‘Toothless tigers?’: Ex-director says 1MDB board was given misleading info, and ‘used’ to make transactions look legitimate

Tan Sri Ismee Ismail said he believed that the 1MDB directors could not have acted differently to protect the company based on the misleading and even lack of information given to them.— Picture by Yusof Mat Isa
Tan Sri Ismee Ismail said he believed that the 1MDB directors could not have acted differently to protect the company based on the misleading and even lack of information given to them.— Picture by Yusof Mat Isa

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KUALA LUMPUR, Nov 18 ― The 1Malaysia Development Berhad (1MDB) board had been “used” in order to make the government-owned company’s transactions look legitimate as they had only been fed with limited and misleading information, a former member told the High Court today.

Tan Sri Ismee Ismail said he also believed that the 1MDB directors could not have acted differently to protect the company based on the misleading and even lack of information given to them.

Ismee said this while testifying as the 13th prosecution witness in former prime minister Datuk Seri Najib Razak’s trial involving more than RM2 billion of 1MDB funds.

Lead prosecutor Datuk Seri Gopal Sri Ram said Najib’s lawyers would no doubt make the suggestion that 1MDB board members “were actually a bunch of toothless tigers and you failed to protect and advise the prime minister”.

Ismee gave an explanation of the situation that 1MDB’s board of directors members were in at that time. He said they were only given limited information, but said the directors still tried to make sure that 1MDB affairs were carried out properly.

“So in 2015, when we were the directors, we knew this much. In 2018, investigation, we found out more information; and over the course of this hearing, we discovered even more information. So much more information that we got to know when this case went on,” he said.

Ismee also elaborated on his testimony yesterday about how the 1MDB board of directors did not ask further questions of 1MDB’s proposed transactions and would sign off their approvals, if the 1MDB management showed shareholder resolutions where Najib had as finance minister already signed his approval for the MOF Inc-owned company’s deals.

“But as board members, our interest is always to protect the interest of the company. What I meant, we did not ask further questions, basically we will not question the transaction. Example, we want to do G2G [government-to-government] deal with Abu Dhabi, I won’t ask why Malaysia wants G2G with Abu Dhabi and not Qatar?

“But as board members, definitely we will question the viability of the transaction, we even asked about execution of the deal to make sure if it’s acquisition, valuation is done properly. That’s what I meant, we don’t ask further questions on the transaction itself,” he said.

Ismee also elaborated on why he described Low Taek Jho ― popularly known as Jho Low ― as Najib’s adviser for 1MDB. — Picture via Facebook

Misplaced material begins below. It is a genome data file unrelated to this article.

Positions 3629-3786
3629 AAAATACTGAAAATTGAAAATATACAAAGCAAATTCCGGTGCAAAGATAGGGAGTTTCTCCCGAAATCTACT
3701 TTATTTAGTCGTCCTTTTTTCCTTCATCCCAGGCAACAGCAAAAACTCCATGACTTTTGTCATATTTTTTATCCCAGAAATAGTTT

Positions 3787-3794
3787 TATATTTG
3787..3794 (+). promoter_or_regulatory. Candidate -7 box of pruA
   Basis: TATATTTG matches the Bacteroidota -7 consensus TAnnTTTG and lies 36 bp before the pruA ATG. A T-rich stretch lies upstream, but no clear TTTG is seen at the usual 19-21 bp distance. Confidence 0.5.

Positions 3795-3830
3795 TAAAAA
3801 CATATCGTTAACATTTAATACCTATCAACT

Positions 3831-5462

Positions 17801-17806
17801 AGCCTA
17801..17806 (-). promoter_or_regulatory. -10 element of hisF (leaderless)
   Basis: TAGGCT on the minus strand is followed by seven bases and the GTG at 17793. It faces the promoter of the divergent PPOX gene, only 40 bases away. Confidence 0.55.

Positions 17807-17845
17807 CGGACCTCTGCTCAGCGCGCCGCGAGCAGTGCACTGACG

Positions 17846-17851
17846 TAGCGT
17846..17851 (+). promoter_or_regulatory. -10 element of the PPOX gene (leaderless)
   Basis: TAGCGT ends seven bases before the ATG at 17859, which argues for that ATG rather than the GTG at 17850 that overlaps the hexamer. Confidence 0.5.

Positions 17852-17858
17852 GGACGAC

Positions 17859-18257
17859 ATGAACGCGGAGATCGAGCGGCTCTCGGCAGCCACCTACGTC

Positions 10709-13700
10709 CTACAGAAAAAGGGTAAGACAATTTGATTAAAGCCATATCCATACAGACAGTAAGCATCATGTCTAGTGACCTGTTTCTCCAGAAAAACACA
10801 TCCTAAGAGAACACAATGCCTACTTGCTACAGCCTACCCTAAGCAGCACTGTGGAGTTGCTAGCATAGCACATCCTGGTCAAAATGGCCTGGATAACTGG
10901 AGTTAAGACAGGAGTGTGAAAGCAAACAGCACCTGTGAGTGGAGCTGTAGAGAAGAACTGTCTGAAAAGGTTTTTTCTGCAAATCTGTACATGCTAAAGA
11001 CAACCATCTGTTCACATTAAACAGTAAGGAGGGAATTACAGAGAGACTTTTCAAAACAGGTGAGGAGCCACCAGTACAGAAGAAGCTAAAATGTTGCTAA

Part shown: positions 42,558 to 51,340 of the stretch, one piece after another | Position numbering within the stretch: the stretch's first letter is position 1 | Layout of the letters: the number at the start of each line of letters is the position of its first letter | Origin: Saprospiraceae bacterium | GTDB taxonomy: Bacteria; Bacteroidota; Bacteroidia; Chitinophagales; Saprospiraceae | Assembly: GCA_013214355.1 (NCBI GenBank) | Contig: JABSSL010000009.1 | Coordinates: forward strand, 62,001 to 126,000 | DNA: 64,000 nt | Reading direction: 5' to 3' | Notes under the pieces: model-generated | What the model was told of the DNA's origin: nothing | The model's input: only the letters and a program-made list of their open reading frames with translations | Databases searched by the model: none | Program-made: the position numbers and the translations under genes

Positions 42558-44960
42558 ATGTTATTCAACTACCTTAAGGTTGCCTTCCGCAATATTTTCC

Ismee also elaborated on why he described Low Taek Jho ― popularly known as Jho Low ― as Najib’s adviser for 1MDB. — Picture via Facebook

Ismee also elaborated on why he described Low Taek Jho ― popularly known as Jho Low ― as Najib’s adviser for 1MDB.

He said it was based on his perception of Low working behind the scenes in 1MDB and cited how the latter had managed 1MDB’s relations with Abu Dhabi.

“I think it has been proven that he has good relationship with the Arabs basically,” Ismee said.

He affirmed once more his testimony yesterday that directors did not ignore the emails sent by Low about his proposals to 1MDB’s board and 1MDB management.

He added that he believed none of the 1MDB board members had actually read the emails.

“I personally can’t remember what was sent to me. What I could have done physically is say ‘thank you’ and ‘noted’ out of respect, but I believe none of the board members have ever taken instructions from him or bothered reading and trying to understand his emails.

“Based on all that, I don’t think we as board members could have acted differently to protect the interest of 1MDB. Me myself with all these new information and new revelations, how I could have acted differently? I would have turned down the appointment I suppose,” he said, referring to the idea that he may have refused to be a 1MDB director.

“So I guess, if I may, after going through all this, my anggapan [perception] now lah is, the board is being used to make all the initiatives, transactions appear legitimate, to the extent you know, misleading information was given to us, or worse still no information given to us and even concealing information from the board,” he said in concluding his lengthy answer to the question of 1MDB board of directors being possibly perceived as “toothless tigers”.

Ismee did not say however who or what had “used” the 1MDB board members.

Ismee had been a director in the Terengganu Investment Authority (TIA) when it was set up in 2009, and had continued to be a director after TIA was renamed to 1MDB the same year.

Ismee today also said he had in June 2015 tried to quit as 1MDB director as he was worried and did not want to be involved in any of the company’s future decisions, but said Najib’s aide did not accept the resignation letter and asked him to postpone the resignation.

Ismee said he and the other 1MDB directors then resigned in 2016 as a new 1MDB board of directors was appointed.

Najib, who has to be physically present in his trials in order to ensure a fair trial, is expected to be in Singapore from November 21 to December 5 to visit his daughter and her newly-born child.

The 1MDB trial before High Court judge Datuk Collin Lawrence Sequerah is expected to resume on December 13, with Najib expected to have completed his quarantine upon his return from Singapore by then.

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